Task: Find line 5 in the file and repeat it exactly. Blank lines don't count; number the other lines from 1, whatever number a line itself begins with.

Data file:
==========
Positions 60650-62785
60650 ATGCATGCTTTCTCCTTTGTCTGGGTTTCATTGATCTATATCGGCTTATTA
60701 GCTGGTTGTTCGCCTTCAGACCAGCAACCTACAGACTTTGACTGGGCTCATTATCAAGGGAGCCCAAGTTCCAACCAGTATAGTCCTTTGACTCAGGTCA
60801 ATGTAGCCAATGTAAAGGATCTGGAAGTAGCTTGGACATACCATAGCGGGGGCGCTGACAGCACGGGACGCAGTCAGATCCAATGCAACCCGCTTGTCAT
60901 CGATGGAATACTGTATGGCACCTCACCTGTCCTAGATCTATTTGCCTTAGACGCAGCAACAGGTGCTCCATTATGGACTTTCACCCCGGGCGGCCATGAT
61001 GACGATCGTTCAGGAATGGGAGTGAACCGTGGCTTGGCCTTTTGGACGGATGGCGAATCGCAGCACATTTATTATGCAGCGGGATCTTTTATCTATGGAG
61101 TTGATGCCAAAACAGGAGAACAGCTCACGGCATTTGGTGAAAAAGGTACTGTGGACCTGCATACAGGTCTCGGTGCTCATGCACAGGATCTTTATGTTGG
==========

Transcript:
60901 CGATGGAATACTGTATGGCACCTCACCTGTCCTAGATCTATTTGCCTTAGACGCAGCAACAGGTGCTCCATTATGGACTTTCACCCCGGGCGGCCATGAT